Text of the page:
United States v. Hilton Hotels Corporation

PETITIONER: United States
RESPONDENT: Hilton Hotels Corporation
LOCATION: Riverbed of the Arkansas River

DECIDED BY: Burger Court (1969-1970)
LOWER COURT: United States Court of Appeals for the Seventh Circuit

CITATION: 397 US 580 (1970)
ARGUED: Feb 26, 1970
DECIDED: Apr 20, 1970

Facts of the case


Media for United States v. Hilton Hotels Corporation

Audio Transcription for Oral Argument - February 26, 1970 in United States v. Hilton Hotels Corporation

Warren E. Burger:

Number 528, United States against Hiltons Hotels Corporation.

Mr. Walters, you may proceed whenever you are ready.

Johnnie McKeiver Walters:

Mr. Chief Justice and may it please the Court.

The relevant facts in this case were stipulated and may be summarized in pertinent part.

In August 1953, Hilton Hotels Corporation owned some 325,370 shares of the 366,040 shares outstanding of the Hotel Waldorf-Astoria leaving some 40,670 shares of Waldorf outstanding in the hands of others.

Contemplating a merger, Hilton retained consultants to do a study to determine a fair basis for exchange of Hilton shares for Waldorf shares.

Hilton and Waldorf agreed upon a proposed merger with Hilton to be the surviving corporation.

Under the proposed plan, Hilton offered to exchange 1.25 shares of its stock for each share of the Waldorf stock it did not already owned.

Prior to the agreement of merger, however, shareholders owning some 20,000 shares of Waldorf filed with Waldorf an objection to the merger and demanded payment for their Waldorf stock.

Thereafter, on December 28 and 29, 1953 more than 2/3 of the stock holders of each of the two corporations voted approval of the merger and on December 31, 1953, the merger agreement and certificate of consolidation were filed with the Secretary of State of New York.

The applicable New York law provided that in such a case the stockholder demanding payment for his Waldorf shares have no right to receive dividends payable on those shares after the close of business on the day preceding to the date that the Waldorf stockholders voted approval of the merger and that upon that vote the dissenting stockholder ceased to have any of the rights of a stockholder of Waldorf except the right to receive payment of the value of the stock.

Under the New York law, the dissenting stockholder or the corporation have the right to have the stock appraised in a Court proceeding.

Complying with New York law on January 7, 1954, Hilton offered to the Waldorf stockholders $24.54 for each share of Waldorf stock it did not already own.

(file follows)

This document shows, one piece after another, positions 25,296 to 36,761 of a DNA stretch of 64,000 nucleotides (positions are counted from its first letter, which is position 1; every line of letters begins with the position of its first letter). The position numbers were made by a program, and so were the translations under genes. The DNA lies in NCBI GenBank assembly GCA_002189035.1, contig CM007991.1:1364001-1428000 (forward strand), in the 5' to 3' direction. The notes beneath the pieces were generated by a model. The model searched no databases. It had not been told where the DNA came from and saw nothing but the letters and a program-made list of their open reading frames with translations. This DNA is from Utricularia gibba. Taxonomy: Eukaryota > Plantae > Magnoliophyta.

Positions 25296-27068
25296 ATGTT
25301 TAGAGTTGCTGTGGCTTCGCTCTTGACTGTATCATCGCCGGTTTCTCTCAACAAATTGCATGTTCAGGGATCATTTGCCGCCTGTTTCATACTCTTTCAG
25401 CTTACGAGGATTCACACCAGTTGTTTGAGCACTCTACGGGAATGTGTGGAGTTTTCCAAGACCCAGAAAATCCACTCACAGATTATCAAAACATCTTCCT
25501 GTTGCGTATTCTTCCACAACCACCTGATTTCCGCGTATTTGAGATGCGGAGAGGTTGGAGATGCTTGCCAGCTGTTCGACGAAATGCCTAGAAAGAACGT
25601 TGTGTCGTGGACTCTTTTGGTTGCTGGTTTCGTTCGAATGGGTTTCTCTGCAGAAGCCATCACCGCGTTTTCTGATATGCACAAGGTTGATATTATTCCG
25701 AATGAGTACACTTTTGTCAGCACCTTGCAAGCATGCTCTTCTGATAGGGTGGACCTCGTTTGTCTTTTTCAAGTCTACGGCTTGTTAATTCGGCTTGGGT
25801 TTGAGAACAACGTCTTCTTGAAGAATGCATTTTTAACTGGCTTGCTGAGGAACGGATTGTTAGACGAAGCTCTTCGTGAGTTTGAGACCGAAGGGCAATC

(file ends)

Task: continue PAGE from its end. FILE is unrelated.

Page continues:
Those stockholders who had dissented from the merger rejected the offer and began Court proceedings under state law for a determination of the buyer of their shares.

Hilton again retained the same consulting firm to determine the value of those Waldorf shares on the date prior to the vote of approval of the merger.

In addition to paying those consultants, Hilton also paid almost $40,000.00 to lawyers and others in connection with the Court proceedings to develop that value.

Hilton claimed a deduction as an ordinary and necessary business expense under Section 162 of the code for all of the fees paid to the consulting firm, attorneys and others including the fees that have been paid to the consultants prior to the vote of the merger.

The Commissioner of Internal Revenue disallowed the deduction.

Hilton paid the asserted deficiency and commenced a suit for refund.

The District Court held that the appraisal costs were deductible but that the consultant's fees that were incurred prior to the merger were nondeductible capital expenditures.

Hilton conceded as to those pre-merger fees and the Seventh Circuit affirmed the District Court allowing deduction of the appraisal fees.

Potter Stewart:

This was a taxable year 1955.

Johnnie McKeiver Walters:

This began in 1953 sir.

Potter Stewart:

Well, the transaction began in '53, I would guess probably the taxable year involved of 1954?

Johnnie McKeiver Walters:

Yes sir.

Potter Stewart:

How on earth did it take 16 years?

Johnnie McKeiver Walters:

Mr. Justice Stewart, I cannot answer that it seems an awful long time.

Potter Stewart:

It is an awfully long time.

This is supra refund on the District Court.

Johnnie McKeiver Walters:

Yes sir.